Benefits Of The UCC

1366 Words 6 Pages
Benefits of the UCC
The benefits accrued from the UCC include the growth of interstate transactions, the standardization of commercial expectations, commercial stability, and business or operational cost reductions. In terms of the impact on interstate transactions, the uniformity of commercial laws arising through the UCC translates to more effective and efficient interstate commerce. In the absence of the UCC, business people operating across state lines would have to contend with a numerous legal requirements that differ across individual states (Rasmussen 1097-1098). As a result, the UCC helps avoid the complexity and difficulties that would accompany the differences in state commercial laws during the movement of products or materials
…show more content…
Established in 1923, ALI consists of elected members drawn from the ranks of attorneys who have achieved great distinction in the legal profession (Webster, Boyer, and Lauren 48). These members of ALI restate common law or case law to clarify and facilitate the use of such law. ALI entails a Council that screens proposals for projects or restatement drafts, with expert reporters, an advisory board, and a members’ consultative group creating a draft upon which the organization deliberates and discusses. The aim of ALI in promoting clarification of law explains its involvement in the creation of the UCC. Meanwhile, the NCCUSL consists of representatives from each US state and territories, with such commissioners mostly being appointed by the governor or state legislature. The commissioners are reputed lawyers and well experienced individuals politically. The commissioners undertake their work through drafting committees that meet periodically within the year, with such committees seeking to create clarity and stability in various critical areas of state statutory law. One of the major ways through the NCCUSL undertakes its aims is through researching, …show more content…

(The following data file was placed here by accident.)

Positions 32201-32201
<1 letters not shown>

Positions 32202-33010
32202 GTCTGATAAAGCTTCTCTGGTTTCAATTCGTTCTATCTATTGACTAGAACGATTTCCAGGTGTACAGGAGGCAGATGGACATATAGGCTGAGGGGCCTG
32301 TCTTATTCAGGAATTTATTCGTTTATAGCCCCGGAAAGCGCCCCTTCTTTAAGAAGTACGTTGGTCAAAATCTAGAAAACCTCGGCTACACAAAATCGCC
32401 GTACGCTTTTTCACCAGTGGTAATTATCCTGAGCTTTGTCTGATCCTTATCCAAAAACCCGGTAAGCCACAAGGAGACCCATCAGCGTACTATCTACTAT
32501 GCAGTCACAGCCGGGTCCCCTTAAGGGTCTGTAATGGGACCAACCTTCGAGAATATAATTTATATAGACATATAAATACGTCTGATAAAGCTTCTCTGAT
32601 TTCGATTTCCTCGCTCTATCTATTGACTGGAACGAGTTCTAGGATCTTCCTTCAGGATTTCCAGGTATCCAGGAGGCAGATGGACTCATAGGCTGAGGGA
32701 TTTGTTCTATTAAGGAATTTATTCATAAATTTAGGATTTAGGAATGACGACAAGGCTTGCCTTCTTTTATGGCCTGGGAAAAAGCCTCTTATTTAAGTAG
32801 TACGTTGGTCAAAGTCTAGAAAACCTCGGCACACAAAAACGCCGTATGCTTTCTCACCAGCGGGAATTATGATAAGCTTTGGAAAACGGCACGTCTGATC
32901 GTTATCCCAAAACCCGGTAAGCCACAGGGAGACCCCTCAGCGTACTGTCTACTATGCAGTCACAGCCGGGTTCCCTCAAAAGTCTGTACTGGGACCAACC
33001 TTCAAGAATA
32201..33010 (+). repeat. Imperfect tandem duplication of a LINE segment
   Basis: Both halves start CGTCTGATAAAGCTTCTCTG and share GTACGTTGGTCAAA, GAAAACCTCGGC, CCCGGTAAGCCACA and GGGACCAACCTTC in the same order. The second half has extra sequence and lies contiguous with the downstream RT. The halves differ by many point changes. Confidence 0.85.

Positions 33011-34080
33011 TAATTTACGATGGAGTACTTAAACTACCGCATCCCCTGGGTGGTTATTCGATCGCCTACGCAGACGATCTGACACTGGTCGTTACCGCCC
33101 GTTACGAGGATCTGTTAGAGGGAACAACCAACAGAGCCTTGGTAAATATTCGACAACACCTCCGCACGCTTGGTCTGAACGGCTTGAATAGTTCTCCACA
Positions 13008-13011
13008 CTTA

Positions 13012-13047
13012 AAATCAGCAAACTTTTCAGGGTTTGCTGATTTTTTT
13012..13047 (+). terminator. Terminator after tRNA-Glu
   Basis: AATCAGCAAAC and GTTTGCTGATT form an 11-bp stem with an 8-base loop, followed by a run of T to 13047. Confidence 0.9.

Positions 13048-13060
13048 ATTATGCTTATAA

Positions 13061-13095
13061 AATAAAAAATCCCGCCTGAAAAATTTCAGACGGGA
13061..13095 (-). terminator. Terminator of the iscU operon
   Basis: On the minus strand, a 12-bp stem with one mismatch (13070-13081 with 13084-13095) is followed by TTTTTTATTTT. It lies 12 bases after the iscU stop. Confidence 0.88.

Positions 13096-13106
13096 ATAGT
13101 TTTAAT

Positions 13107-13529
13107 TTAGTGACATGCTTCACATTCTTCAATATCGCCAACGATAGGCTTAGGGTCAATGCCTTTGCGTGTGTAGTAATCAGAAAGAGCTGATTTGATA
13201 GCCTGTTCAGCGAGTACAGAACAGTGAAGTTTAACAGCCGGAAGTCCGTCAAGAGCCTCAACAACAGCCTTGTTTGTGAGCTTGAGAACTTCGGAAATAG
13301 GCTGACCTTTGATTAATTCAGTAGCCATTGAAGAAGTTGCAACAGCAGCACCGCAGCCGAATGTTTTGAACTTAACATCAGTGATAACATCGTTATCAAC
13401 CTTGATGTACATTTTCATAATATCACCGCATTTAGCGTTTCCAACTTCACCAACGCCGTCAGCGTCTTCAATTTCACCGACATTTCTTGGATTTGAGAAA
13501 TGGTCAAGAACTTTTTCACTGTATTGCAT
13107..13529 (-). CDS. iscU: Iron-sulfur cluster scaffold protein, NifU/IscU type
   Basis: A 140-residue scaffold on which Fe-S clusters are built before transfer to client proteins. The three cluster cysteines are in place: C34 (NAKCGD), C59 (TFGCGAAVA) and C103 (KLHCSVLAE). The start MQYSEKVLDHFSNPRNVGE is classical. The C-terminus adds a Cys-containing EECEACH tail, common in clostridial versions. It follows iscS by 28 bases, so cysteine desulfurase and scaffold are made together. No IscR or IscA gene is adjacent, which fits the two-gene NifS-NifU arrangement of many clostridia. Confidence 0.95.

Kamp (375) notes that the code grew as a project that followed proposals for a Federal Sales Act in the 1930s. During this period, various stakeholders sought a federal level law that would promote general reform of commerce laws, where congressional approval would force the states to ratify the provisions. Kamp observes that visions of the code as a federal statute persisted even in 1951 drafts, before the federal perspective was dropped for the alternative state level statute that was passed in

Related Documents